8. Raponda Ridge Trails

Follow Ware Road for 0.7 miles to Raponda Ridge gate and trail head on your right. Follow the blue trail markers. This trail will loop back to the trailhead for a 1.3 mile hike. This trail also connects to the Hogback Mountain Conservation Area Trails (see “Other Publically Accessible Trails”)

 

9. Ware-Homestead & Hogback

Connector

This trail can be accessed via the Green Mountain Beach Parking lot, or from the Raponda Ridge Parking Area. This is a 1.1 mile trail (one way) from its junction with Lake Raponda Trail. It can be used to connect to the Hogback Mountain Conservation Area, through to Molly Stark Park in a southerly direction, to connect to the Shearer Hill Trail.

 

10. Shearer Hill Trail

Park at the Intersection of Shearer Hill and Parsons Road, on the right, just past the quarry. The trailhead is reached by walking along Shearer Hill Road for approximately 0.5 miles. You will find it on the left hand side of the road. From the parking spot, this trail is 1.5 miles one way, and includes a very steep section at the beginning. After 1.5 miles, it connects with Molly Stark State Park (see “Other Publically Accessed Trails”)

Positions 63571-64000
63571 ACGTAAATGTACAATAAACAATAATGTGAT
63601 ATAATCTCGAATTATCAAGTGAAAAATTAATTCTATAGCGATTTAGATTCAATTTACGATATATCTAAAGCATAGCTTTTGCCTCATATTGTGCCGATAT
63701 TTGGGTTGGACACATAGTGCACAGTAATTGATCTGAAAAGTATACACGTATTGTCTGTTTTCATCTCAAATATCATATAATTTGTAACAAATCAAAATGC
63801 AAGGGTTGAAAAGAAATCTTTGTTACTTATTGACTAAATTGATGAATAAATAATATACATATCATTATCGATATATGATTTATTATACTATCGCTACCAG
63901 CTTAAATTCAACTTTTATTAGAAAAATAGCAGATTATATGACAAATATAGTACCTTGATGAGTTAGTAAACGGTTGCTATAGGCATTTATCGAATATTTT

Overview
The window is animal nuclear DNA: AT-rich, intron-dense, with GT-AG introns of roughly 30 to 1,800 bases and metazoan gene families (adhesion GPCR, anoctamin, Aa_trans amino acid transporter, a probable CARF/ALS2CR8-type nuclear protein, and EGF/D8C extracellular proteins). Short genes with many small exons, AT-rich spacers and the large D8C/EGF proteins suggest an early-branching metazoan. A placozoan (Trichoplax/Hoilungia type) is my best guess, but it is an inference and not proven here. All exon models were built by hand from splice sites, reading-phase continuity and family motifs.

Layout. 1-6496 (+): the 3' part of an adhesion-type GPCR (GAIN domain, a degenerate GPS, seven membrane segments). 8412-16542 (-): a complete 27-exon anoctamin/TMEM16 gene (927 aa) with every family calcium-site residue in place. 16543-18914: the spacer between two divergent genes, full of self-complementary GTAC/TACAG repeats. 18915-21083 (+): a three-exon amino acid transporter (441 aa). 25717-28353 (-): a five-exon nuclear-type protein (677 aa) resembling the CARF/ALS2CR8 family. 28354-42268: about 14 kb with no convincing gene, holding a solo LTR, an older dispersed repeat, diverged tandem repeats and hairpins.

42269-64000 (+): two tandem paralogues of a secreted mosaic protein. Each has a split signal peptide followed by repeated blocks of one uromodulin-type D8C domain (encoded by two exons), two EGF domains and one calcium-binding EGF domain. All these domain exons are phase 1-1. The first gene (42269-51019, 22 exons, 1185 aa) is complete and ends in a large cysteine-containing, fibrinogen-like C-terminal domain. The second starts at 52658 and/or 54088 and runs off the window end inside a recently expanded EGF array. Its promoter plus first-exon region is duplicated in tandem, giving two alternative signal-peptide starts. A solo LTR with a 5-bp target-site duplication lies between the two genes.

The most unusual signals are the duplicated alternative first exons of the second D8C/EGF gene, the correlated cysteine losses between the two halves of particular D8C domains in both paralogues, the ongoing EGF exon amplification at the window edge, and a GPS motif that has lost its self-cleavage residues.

Other Publically Accessed Trails

Catamount Trail

This is a section of a cross-country ski trail that extends the length of the state. The section near Wilmington parallels the west side of Harriman Reservoir, and ends in the town of Whitingham. This map does not have the full section.

 

Haystack Mountain

Trailhead signs are on Chimney Hill’s Upper Dam Road. The marked trail is a moderately steep 2.0 mile one-way hike to the summit of Haystack peak.

 

Hogback Mountain Conservation Area

Trailhead kiosks are located on either side of Route 9, just after passing into Marlboro, near the “100 mile view”. Follow the blue diamond blazes through the park, or explore all the trails at your leisure. Hogback has a multitude of trails, many of which connect to the Wilmington trails, creating an expansive multi-town network along with West Dover. (Hogbackvt.org)

 

Molly Stark State Park

This park is on Route 9 East, approximately 3.5 miles from the center of Wilmington. There is a seasonal fee for use. Trails in the park connect to the Shearer Hill Trail and Hogback

 

Rules of the Trails

1. Respect the Landowners who have graciously given you permission to pass through their land. Keep pets leashed. Pick up after pets. Travel quietly and keep noise to a minimum.

2. Plan Ahead and Prepare: Prepare for extreme weather, hazards and emergencies; bring appropriate clothing; carry and know how to use map and compass; know local regulations. Bring lights.

3. Travel on durable surfaces: Stay on the trailshortcuts erode soil and damage vegetation; travel in single file in the middle of the trail, even when it is wet and muddy.

4. Dispose of waste properly: If you packed it in-pack it out! Pick up trash others have left behind.

5. Leave what you find: Take only pictures, leave only footprints; do not disturb plants, flowers, rocks and wildlife; leave natural objects and cultural artifacts.

6. Respect Wildlife. Don’t feed or disturb wildlife.

7. NO MOTORIZED VEHICLES